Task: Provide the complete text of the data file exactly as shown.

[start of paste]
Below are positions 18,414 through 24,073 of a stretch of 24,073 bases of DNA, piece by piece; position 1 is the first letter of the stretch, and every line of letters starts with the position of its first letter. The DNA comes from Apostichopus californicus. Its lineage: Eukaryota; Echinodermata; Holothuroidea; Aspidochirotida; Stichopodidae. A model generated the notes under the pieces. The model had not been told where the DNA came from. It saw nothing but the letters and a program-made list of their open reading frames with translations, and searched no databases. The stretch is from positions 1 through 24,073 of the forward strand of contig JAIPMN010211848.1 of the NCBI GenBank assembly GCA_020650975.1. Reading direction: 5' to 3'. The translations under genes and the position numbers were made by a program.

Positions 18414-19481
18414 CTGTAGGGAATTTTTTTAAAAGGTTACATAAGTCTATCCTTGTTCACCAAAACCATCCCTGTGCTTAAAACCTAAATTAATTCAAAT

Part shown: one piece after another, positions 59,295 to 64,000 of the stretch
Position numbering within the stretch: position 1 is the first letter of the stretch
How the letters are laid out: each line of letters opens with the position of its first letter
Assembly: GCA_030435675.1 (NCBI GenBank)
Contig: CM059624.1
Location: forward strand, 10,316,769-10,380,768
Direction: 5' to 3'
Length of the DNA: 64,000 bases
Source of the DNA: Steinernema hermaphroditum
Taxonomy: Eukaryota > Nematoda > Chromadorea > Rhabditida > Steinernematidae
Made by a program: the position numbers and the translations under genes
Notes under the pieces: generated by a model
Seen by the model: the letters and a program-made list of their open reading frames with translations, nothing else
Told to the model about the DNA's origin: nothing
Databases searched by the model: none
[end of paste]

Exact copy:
Below are positions 18,414 through 24,073 of a stretch of 24,073 bases of DNA, piece by piece; position 1 is the first letter of the stretch, and every line of letters starts with the position of its first letter. The DNA comes from Apostichopus californicus. Its lineage: Eukaryota; Echinodermata; Holothuroidea; Aspidochirotida; Stichopodidae. A model generated the notes under the pieces. The model had not been told where the DNA came from. It saw nothing but the letters and a program-made list of their open reading frames with translations, and searched no databases. The stretch is from positions 1 through 24,073 of the forward strand of contig JAIPMN010211848.1 of the NCBI GenBank assembly GCA_020650975.1. Reading direction: 5' to 3'. The translations under genes and the position numbers were made by a program.

Positions 18414-19481
18414 CTGTAGGGAATTTTTTTAAAAGGTTACATAAGTCTATCCTTGTTCACCAAAACCATCCCTGTGCTTAAAACCTAAATTAATTCAAAT

Part shown: one piece after another, positions 59,295 to 64,000 of the stretch
Position numbering within the stretch: position 1 is the first letter of the stretch
How the letters are laid out: each line of letters opens with the position of its first letter
Assembly: GCA_030435675.1 (NCBI GenBank)
Contig: CM059624.1
Location: forward strand, 10,316,769-10,380,768
Direction: 5' to 3'
Length of the DNA: 64,000 bases
Source of the DNA: Steinernema hermaphroditum
Taxonomy: Eukaryota > Nematoda > Chromadorea > Rhabditida > Steinernematidae
Made by a program: the position numbers and the translations under genes
Notes under the pieces: generated by a model
Seen by the model: the letters and a program-made list of their open reading frames with translations, nothing else
Told to the model about the DNA's origin: nothing
Databases searched by the model: none